• 1868 --- The U.S. House of Representatives votes 11 articles of impeachment against President Andrew Johnson, nine of which cite Johnson's removal of Secretary of War Edwin M. Stanton, a violation of the Tenure of Office Act. The House vote made President Johnson the first president to be impeached in U.S. history. At the outbreak of the Civil War in 1861, Andrew Johnson, a senator from Tennessee, was the only U.S. senator from a seceding state who remained loyal to the Union. In 1862, President Abraham Lincoln appointed him military governor of Tennessee, and in 1864 he was elected vice president of the United States. Sworn in as president after Lincoln's assassination in April 1865, President Johnson enacted a lenient Reconstruction policy for the defeated South, including almost total amnesty to ex-Confederates, a program of rapid restoration of U.S.-state status for the seceded states, and the approval of new, local Southern governments, which were able to legislate "Black Codes" that preserved the system of slavery in all but its name. The Republican-dominated Congress greatly opposed Johnson's Reconstruction program and in March 1867 passed the Tenure of Office Act over the president's veto. The bill prohibited the president from removing officials confirmed by the Senate without senatorial approval and was designed to shield members of Johnson's Cabinet like Secretary of War Edwin M. Stanton, who had been a leading Republican radical in the Lincoln administration. In the fall of 1867, President Johnson attempted to test the constitutionality of the act by replacing Stanton with General Ulysses S. Grant. However, the U.S. Supreme Court refused to rule on the case, and Grant turned the office back to Stanton after the Senate passed a measure in protest of the dismissal. On February 21, 1868, Johnson decided to rid himself of Stanton once and for all and appointed General Lorenzo Thomas, an individual far less favorable to the Congress than Grant, as secretary of war. Stanton refused to yield, barricading himself in his office, and the House of Representatives, which had already discussed impeachment after Johnson's first dismissal of Stanton, initiated formal impeachment proceedings against the president. On February 24, Johnson was impeached, and on March 13 his impeachment trial began in the Senate under the direction of U.S. Supreme Court Chief Justice Salmon P. Chase. The trial ended on May 26 with Johnson's opponents narrowly failing to achieve the two-thirds majority necessary to convict him.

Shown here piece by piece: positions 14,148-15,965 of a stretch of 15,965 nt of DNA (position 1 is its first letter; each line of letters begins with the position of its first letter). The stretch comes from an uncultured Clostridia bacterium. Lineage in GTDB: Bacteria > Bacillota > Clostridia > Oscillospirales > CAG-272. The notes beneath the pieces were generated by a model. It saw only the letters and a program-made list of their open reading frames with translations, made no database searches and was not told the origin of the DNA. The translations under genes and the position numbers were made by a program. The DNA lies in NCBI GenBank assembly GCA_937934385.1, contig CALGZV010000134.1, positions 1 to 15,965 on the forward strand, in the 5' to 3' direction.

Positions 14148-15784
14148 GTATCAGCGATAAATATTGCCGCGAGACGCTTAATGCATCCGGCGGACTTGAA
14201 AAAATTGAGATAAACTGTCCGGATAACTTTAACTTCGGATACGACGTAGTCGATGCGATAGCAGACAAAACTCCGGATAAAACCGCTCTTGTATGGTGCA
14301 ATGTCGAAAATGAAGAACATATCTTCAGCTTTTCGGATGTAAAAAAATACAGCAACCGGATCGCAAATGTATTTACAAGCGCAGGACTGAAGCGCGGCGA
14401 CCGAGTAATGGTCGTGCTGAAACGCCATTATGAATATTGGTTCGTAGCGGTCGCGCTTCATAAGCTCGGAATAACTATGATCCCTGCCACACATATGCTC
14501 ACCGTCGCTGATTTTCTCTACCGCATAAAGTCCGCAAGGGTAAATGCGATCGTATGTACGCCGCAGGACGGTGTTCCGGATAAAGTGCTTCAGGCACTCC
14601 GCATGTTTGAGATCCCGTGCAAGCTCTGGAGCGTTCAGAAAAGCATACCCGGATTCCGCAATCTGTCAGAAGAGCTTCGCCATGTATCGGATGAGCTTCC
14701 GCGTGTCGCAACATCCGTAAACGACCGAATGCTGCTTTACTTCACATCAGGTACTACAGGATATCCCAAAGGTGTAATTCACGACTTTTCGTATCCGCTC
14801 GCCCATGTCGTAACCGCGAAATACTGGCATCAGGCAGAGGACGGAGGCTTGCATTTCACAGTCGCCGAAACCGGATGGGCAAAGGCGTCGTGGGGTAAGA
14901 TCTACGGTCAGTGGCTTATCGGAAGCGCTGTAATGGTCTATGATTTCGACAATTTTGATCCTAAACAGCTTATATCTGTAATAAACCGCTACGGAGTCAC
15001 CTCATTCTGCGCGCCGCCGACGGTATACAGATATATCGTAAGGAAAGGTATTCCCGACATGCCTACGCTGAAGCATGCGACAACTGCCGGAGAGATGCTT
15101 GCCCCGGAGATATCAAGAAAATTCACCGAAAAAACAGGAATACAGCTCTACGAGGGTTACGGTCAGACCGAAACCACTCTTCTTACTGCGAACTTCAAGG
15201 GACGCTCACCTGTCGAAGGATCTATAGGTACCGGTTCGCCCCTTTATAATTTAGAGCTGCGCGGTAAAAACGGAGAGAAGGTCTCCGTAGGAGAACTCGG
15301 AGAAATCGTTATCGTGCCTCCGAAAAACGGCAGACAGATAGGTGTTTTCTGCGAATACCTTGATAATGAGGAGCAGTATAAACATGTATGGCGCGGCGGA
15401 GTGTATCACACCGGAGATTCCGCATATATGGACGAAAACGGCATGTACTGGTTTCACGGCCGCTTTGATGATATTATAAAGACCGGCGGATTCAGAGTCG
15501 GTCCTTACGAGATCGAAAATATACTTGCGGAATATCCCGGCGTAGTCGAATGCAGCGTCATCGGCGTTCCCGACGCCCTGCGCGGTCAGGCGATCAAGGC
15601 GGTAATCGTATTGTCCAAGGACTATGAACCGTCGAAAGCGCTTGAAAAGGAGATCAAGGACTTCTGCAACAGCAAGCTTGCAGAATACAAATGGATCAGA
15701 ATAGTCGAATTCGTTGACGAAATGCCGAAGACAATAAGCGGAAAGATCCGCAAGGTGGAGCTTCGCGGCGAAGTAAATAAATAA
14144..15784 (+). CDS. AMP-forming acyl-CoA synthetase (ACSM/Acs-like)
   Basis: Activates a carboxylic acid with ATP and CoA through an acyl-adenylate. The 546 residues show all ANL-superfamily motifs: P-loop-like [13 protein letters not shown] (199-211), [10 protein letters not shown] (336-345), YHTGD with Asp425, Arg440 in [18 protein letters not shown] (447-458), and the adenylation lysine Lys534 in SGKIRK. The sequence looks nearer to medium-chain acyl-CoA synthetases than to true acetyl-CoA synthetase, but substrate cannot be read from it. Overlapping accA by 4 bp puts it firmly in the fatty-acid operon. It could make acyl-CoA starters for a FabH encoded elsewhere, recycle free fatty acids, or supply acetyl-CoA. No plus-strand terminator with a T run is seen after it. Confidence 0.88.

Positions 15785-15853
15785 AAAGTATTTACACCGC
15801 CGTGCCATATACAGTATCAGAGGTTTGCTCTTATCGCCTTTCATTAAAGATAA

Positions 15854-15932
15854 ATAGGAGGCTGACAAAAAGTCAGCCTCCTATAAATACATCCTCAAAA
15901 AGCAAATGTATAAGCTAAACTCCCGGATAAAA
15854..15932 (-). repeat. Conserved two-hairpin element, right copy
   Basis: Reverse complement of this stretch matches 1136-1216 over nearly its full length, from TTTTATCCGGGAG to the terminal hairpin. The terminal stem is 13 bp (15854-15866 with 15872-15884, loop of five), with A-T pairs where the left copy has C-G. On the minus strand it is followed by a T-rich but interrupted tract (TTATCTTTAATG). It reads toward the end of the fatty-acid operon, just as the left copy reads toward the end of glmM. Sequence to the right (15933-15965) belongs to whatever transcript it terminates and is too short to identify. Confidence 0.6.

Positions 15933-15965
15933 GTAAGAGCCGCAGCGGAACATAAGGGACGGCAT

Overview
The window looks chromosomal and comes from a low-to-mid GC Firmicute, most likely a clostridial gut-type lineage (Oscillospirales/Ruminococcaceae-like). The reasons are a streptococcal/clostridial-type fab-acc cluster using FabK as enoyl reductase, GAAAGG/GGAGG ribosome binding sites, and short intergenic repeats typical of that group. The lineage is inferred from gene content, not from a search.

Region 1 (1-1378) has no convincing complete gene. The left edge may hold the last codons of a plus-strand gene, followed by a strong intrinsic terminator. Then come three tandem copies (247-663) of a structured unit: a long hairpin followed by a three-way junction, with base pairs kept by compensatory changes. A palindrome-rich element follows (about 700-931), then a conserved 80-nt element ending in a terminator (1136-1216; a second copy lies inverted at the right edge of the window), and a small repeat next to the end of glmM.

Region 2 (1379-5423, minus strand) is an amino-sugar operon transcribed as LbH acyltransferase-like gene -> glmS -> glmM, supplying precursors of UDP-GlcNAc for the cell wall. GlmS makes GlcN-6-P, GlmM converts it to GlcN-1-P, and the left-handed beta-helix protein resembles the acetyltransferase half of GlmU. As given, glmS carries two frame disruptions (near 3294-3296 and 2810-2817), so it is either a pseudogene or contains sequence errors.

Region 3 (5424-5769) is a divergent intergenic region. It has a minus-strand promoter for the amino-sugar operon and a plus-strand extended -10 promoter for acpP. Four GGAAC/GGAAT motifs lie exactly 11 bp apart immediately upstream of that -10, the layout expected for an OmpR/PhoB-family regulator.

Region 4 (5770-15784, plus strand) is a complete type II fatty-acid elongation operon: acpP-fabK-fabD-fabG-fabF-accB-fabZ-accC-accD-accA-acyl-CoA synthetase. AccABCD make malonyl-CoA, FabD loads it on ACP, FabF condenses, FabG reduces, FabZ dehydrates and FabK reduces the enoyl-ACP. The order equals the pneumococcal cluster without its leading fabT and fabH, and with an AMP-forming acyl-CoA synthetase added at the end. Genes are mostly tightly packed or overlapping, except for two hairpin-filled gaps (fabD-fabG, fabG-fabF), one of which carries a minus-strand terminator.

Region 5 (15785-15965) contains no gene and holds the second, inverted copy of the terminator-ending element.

• 1894 --- Describing a local nightspot, The Daily Ardmorite in Oklahoma used the term "honk-a-tonk," believed to be the first use of an early form of the term "honky-tonk."